The Shell BG deal will be the first of many – which oil giant is next?

Shell's takeover of BG Group will spark a wave of mergers in the energy sector. John Stepek asks – who will be next?

Shell CEO Ben van Beurden (left) and BG Group chairman Andrew Gould shake on the deal

Of all the takeover rumours that constantly ride the City merry-go-round, the idea that Royal Dutch Shell would one day buy BG has to be one of the most persistent.

And now it's no longer a rumour.

Shell is buying BG for the equivalent of £13.50 a share. That's roughly 50% over and above the prevailing share price before the news came out.

Advertisement - Article continues below

That's great news if you're a relatively recent BG shareholder, clearly. What the rest of us want to know now is who's next?

This is one of the biggest deals ever

On another interesting point, James Mackintosh notes in his FT column that the Shell BG deal is the ninth-biggest merger deal ever. That's not good company to keep five of the top ten were tech-bubble era deals, and three came just before the Lehman Brothers bust. In other words, this sort of scale of deal tends to happen before crashes.

However, while I'd agree that shares in general are overvalued, it's hard to make the case that this specific instance is about chief executive ego gone mad. Instead, it looks Shell is taking advantage of the plunging oil price to make a move.

Why is Shell buying BG? If there's one thing an oil and gas company needs, it's a plentiful source of oil and gas for the future. And the simple answer is that, right now, it's easier and cheaper to buy BG than for Shell to find more of its own reserves.

Advertisement - Article continues below
Advertisement - Article continues below

The BG deal will increase Shell's oil and gas reserves by around 25%. And it'll boost production by 20%. According to the FT, by 2018, Shell could be producing more oil and gas than ExxonMobil currently the biggest non-state producer. It's already the global leader in liquefied natural gas, and this deal will cement that.

That's good news for Shell. By comparison to some of the other big players, Shell has had problems replacing the reserves it has already pumped out.

BG directors have recommended the deal, and it's likely to be completed by early 2016. If you own BG, it's probably worth hanging on for now at least you never know, someone else might fancy coming in with a higher bid.

As for the rest of the sector, the big question now has to be who's next?

We're going to see a wave of mergers in the oil sector

In other words, expect more mergers and takeovers. ExxonMobil has already mentioned that it's open to the idea of doing deals. And Bob Dudley at BP noted that he expected the oil price environment to remain similar to the 1980s, which is when many of the mega-mergers that shaped today's oil giants took place.

Advertisement - Article continues below

The other point to remember is that chief executives are just like everyone else. They see action and they start to panic they want to be part of it. Their shareholders will be asking why they're not doing deals too. Fee-hungry bankers will be putting ideas in their heads. Their own egos will look enviously on the praise being heaped on Shell boss Ben van Beurden by an excitable press.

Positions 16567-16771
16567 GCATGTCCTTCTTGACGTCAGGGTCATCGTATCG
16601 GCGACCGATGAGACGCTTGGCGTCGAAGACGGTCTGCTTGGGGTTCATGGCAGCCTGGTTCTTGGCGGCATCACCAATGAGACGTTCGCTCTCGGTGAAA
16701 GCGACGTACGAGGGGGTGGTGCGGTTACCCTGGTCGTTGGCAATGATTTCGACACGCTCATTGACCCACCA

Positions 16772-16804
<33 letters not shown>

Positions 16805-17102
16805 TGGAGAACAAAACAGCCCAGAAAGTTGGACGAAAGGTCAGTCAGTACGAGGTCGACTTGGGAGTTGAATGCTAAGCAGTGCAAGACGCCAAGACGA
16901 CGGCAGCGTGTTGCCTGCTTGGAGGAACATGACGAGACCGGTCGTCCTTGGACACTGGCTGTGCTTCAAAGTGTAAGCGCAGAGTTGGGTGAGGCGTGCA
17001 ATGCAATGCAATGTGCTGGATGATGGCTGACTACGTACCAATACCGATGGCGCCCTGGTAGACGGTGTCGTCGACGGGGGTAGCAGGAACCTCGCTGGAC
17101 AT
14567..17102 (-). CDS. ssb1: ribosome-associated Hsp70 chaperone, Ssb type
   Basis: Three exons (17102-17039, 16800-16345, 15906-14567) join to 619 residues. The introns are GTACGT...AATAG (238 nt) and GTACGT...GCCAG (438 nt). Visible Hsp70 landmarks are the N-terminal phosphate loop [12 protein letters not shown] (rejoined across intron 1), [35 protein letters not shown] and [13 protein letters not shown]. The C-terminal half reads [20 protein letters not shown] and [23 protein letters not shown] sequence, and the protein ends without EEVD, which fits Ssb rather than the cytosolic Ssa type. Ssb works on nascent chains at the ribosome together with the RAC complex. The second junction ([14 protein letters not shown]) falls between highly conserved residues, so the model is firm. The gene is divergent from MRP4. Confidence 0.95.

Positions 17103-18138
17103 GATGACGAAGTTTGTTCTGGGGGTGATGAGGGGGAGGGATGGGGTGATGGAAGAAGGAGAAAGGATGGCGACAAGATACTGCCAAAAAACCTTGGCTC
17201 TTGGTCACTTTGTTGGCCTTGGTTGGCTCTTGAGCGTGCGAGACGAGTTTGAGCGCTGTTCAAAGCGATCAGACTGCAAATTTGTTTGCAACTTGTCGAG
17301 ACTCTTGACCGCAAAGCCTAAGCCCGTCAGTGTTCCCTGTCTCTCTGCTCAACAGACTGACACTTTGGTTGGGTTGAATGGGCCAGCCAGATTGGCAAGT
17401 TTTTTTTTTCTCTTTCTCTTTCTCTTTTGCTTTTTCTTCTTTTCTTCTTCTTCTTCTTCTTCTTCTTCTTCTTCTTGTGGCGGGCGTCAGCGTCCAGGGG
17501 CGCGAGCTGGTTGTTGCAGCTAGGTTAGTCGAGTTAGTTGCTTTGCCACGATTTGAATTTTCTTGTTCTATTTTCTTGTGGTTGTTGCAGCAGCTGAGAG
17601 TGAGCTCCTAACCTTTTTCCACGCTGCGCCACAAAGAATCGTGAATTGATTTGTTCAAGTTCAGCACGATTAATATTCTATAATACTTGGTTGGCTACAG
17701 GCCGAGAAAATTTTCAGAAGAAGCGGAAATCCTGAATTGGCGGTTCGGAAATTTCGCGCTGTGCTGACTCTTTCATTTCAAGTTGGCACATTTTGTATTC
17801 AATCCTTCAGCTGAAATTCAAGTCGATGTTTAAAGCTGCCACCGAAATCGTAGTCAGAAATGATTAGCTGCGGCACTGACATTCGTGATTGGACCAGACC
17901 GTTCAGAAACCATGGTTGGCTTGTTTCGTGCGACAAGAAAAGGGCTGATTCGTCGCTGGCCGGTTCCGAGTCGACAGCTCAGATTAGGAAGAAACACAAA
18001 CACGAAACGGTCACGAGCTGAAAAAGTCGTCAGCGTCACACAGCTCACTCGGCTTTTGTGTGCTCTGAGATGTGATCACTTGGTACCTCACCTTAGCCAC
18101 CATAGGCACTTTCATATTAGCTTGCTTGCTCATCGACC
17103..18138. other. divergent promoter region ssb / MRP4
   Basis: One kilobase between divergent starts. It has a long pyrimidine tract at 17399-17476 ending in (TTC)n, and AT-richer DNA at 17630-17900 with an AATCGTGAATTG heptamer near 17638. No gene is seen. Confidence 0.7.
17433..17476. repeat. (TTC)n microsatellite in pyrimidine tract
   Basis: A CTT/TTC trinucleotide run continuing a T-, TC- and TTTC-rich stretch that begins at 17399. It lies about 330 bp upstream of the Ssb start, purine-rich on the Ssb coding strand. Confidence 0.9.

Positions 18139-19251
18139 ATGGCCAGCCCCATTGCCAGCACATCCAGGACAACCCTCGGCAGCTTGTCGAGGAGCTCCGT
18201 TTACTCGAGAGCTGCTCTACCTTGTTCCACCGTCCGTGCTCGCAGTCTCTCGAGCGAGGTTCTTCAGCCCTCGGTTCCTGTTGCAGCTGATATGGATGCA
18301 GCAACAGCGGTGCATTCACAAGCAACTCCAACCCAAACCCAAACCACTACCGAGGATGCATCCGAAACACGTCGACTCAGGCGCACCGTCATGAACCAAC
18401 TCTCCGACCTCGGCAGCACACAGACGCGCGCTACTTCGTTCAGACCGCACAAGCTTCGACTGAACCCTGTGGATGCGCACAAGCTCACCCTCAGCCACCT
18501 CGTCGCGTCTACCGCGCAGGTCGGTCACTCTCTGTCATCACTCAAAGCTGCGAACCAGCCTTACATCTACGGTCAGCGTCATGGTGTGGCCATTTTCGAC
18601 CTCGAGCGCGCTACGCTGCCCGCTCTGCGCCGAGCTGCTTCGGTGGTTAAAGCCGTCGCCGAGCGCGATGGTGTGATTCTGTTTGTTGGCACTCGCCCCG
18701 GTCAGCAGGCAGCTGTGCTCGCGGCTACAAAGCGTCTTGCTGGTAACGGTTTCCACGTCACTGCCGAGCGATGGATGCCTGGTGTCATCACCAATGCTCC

As the BG deal shows, pretty much no one is safe. Even a big player like BP has frequently been cited as a possible target you have to imagine that someone out there is running the slide rule over it.

And elsewhere in the sector, all those funds out there with money to spend on distressed' assets will now be looking to act before someone else does. The last thing they want is takeover fever driving up prices and leaving them stranded.

So regardless of what happens to the oil price and with Iran coming back online potentially, we could be looking at a suppressed price for quite some time it looks like share prices in the sector are set to benefit from a wave of speculation.

We looked at the oil sector, and flagged up some potential ways to play a merger boom, in a recent issue of MoneyWeek magazine. Subscribers can read the piece here and if you're not already a subscriber, sign up to get your first four issues free here.



Global Economy

What escalating tension between Iran and the US means for oil prices

The tension between the US and Iran is unlikely to mean all-out war in the Middle East. But markets may be getting a little too complacent about its e…
6 Jan 2020

Rising output will keep a lid on the oil price

Oil exporters’ cartel Opec gave further encouragement to the bulls this month after agreeing to new production curbs.
20 Dec 2019

Brace yourself for pricier oil

Global growth, and hence demand for oil, could surprise on the upside next year, leading to a bounce in the oil price.
29 Nov 2019

The British equity market is shrinking

British startups are abandoning public stockmarkets and turning to deep-pocketed Silicon Valley venture capitalists for their investment needs.
8 Nov 2019

Most Popular


These seven charts show exactly why you must own gold today

Covid-19 is accelerating many trends that were already in existence. The rising gold price is one such trend. These seven charts, says Dominic Frisby,…
3 Jun 2020

Disease, rioting and mass unemployment – so why are markets soaring?

Despite some pretty strong headwinds in the last year, America’s S&P 500 stock index is close to all-time highs. John Stepek explains why markets seem…
4 Jun 2020

This looks like the biggest opportunity in today’s markets

With low interest rates and constant money-printing, most assets have become expensive. But one major asset class hasn’t. John Stepek explains why com…
2 Jun 2020